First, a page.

She just hadn’t had any garlic for such a long time! To be able to enjoy garlic bread. was a real treat for her.
And the second thing was that she went out for a meal with friends. It was like a mixed Asian restaurant and she was able to eat something. And she said, “I would never have done this three months ago”.
So by the end of it, she’d got confidence enough to try eating in a restaurant where she’d never been before. And she hadn’t spent all week looking at the menu before she got there. Just the confidence to be able to go out and eat without feeling like she was going to explode.
Her tummy would be huge the next day because she had ways of managing the constipation. She had managed to get it down to every day or every other day.
She knew the things that helped her. When I see people getting back to living their lives again, instead of… Sitting at home feeling bloated and miserable. It’s just so encouraging.
It’s the best part of what I do. I love writing down some of the things people say at the end about how they’re feeling because it’s great to compare that to how they started.
Now the third person is Claire. She was cutting out a lot of different foods. Was cutting out anything with sugar in it, she wasn’t eating dairy, any gluten. Cutting out a lot of FODMAP foods as well.
Also only eating one main meal a day, and what I would call two light meals. Which were again similar to Sian, not necessarily feeding herself with the right amount of energy. I think that was also really triggering some of the symptoms.
Now, with Claire, what we did, was to go through the FODMAP process. As part of reintroducing the foods, we didn’t necessarily find many key triggers for the bloating. But what we did do was massively change her digestive transit time.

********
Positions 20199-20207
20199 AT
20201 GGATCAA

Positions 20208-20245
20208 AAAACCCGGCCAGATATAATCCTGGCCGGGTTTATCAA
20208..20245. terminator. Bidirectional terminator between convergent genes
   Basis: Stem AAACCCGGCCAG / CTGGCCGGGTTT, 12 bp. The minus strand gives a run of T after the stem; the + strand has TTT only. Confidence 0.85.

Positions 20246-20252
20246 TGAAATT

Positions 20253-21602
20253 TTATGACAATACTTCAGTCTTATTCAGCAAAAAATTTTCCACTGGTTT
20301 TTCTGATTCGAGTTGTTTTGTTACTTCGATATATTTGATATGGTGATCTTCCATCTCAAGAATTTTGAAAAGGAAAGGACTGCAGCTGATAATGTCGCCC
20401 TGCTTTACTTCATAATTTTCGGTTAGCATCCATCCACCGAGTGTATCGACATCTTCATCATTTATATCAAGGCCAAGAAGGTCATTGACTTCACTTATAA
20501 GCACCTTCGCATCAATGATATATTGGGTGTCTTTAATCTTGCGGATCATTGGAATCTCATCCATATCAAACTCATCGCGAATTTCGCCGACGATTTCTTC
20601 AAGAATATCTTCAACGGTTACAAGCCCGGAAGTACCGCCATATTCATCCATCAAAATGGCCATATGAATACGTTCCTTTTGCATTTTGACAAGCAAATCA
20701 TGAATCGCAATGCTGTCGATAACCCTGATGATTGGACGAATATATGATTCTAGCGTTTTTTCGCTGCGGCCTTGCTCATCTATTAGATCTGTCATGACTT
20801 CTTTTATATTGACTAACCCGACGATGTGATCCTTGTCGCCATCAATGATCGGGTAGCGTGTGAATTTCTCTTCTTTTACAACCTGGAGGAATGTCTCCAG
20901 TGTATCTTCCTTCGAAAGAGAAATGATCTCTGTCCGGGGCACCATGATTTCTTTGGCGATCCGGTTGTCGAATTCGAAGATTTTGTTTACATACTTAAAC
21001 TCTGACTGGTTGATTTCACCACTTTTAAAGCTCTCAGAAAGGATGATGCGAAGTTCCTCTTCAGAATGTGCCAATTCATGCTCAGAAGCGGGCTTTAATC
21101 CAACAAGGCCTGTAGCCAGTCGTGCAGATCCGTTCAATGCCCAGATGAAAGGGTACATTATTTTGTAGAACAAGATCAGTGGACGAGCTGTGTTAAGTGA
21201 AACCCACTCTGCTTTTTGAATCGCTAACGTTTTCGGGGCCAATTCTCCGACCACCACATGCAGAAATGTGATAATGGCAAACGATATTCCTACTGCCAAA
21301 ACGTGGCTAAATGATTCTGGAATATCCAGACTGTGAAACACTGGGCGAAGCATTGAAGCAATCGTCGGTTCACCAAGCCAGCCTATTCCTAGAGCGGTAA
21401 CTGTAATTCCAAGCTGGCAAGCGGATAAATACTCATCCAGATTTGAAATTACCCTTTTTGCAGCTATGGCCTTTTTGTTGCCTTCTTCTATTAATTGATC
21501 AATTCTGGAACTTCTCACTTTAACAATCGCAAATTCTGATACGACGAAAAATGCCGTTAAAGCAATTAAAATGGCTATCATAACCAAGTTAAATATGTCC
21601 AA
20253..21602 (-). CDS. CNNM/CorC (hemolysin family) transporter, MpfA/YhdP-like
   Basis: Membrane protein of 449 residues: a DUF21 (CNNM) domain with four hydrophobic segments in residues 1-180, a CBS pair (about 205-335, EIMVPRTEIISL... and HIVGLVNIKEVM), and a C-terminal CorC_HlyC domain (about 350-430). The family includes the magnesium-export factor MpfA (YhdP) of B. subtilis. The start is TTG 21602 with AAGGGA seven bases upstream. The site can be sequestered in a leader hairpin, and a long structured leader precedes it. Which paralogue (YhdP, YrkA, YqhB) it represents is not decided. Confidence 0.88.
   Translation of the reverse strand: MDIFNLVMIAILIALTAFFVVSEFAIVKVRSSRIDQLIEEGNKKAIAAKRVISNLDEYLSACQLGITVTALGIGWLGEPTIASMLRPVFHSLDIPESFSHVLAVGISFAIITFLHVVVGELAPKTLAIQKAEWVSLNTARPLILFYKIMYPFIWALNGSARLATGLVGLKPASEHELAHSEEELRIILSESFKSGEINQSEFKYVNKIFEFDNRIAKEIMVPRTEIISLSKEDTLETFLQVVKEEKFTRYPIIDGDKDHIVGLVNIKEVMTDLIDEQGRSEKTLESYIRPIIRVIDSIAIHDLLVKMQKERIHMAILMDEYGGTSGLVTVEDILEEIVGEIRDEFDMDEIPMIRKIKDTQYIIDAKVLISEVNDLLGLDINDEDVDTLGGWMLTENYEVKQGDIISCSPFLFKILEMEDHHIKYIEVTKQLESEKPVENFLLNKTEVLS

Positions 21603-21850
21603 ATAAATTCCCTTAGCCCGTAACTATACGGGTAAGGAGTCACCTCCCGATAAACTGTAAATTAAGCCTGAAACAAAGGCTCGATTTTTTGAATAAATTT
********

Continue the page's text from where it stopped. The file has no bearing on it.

IBS Constipation resolved, but not bloating
So by the end of the three months working together, she wasn’t constipated at all. She was going every day, pretty normal bowel movements.
But, I have to say, she was still getting the bloating, so that was unresolved. We used the FODMAPS a bit like a kind of reset, just to try and get a new baseline, try and see if there were any triggers.
And what was also really interesting through this is that she discovered that gluten was not a trigger for her. She thought that gluten was always a big problem. But actually bringing back in gluten containing foods. Then thinking about wheat containing foods and actually doing it in a really careful, considered way helped her understand that gluten wasn’t the problem. Wasn’t the enemy. That allowed her to just enjoy eating, a wider selection of foods again and particularly when going out or going on holiday.
Using the low FODMAP diet to reset
By going through the low FODMAP process, although she didn’t actually identify any of the key food groups as triggers. What she did do was learn how to use the FODMAP diet as a tool.
So on days when it got really bad and the bloating start kicked off again, she could use the low FODMAP meal plan. Or just some like ways of eating that she’d learnt over the couple of months in order to help her reset.
So when she feels like things are building up and it’s getting a little bit out of control symptom wise she just goes low FODMAP for a few days tries to reset and keep working on it.
A positive SIBO test result and treatment
Claire actually did a SIBO breath test which came back as positive her doctor was able to give her some antibiotics for SIBO. Although not the recommended rifaximin, which is the ideal SIBO treatment. But some other broad spectrum antibiotics that did actually help.
I supported her with some prokinetic herbs that would start capitalizing on the benefits that, she got through the antibiotics.
Again, this person different to some of the other two in that a constipation went, but the bloating didn’t go by the end of the three months.
But what she did get was a learning about her digestion, a real better understanding of potential food triggers. Also she can say she’s been through the low FODMAP process really thoroughly.